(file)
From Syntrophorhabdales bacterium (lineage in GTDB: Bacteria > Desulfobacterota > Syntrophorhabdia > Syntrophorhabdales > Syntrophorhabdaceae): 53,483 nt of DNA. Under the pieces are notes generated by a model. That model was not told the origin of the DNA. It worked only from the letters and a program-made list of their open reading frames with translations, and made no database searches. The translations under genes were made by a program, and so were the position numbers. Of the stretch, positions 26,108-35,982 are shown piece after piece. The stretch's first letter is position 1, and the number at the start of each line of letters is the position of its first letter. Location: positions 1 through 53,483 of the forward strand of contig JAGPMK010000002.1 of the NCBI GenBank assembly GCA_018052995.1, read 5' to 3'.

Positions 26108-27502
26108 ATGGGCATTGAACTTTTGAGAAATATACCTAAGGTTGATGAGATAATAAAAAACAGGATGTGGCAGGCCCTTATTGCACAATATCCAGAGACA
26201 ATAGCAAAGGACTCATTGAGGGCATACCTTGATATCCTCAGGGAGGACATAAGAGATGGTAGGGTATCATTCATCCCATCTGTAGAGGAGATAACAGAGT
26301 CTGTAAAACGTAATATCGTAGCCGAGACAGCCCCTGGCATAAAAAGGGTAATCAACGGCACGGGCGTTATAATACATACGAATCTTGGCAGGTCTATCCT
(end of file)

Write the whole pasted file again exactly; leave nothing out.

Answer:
From Syntrophorhabdales bacterium (lineage in GTDB: Bacteria > Desulfobacterota > Syntrophorhabdia > Syntrophorhabdales > Syntrophorhabdaceae): 53,483 nt of DNA. Under the pieces are notes generated by a model. That model was not told the origin of the DNA. It worked only from the letters and a program-made list of their open reading frames with translations, and made no database searches. The translations under genes were made by a program, and so were the position numbers. Of the stretch, positions 26,108-35,982 are shown piece after piece. The stretch's first letter is position 1, and the number at the start of each line of letters is the position of its first letter. Location: positions 1 through 53,483 of the forward strand of contig JAGPMK010000002.1 of the NCBI GenBank assembly GCA_018052995.1, read 5' to 3'.

Positions 26108-27502
26108 ATGGGCATTGAACTTTTGAGAAATATACCTAAGGTTGATGAGATAATAAAAAACAGGATGTGGCAGGCCCTTATTGCACAATATCCAGAGACA
26201 ATAGCAAAGGACTCATTGAGGGCATACCTTGATATCCTCAGGGAGGACATAAGAGATGGTAGGGTATCATTCATCCCATCTGTAGAGGAGATAACAGAGT
26301 CTGTAAAACGTAATATCGTAGCCGAGACAGCCCCTGGCATAAAAAGGGTAATCAACGGCACGGGCGTTATAATACATACGAATCTTGGCAGGTCTATCCT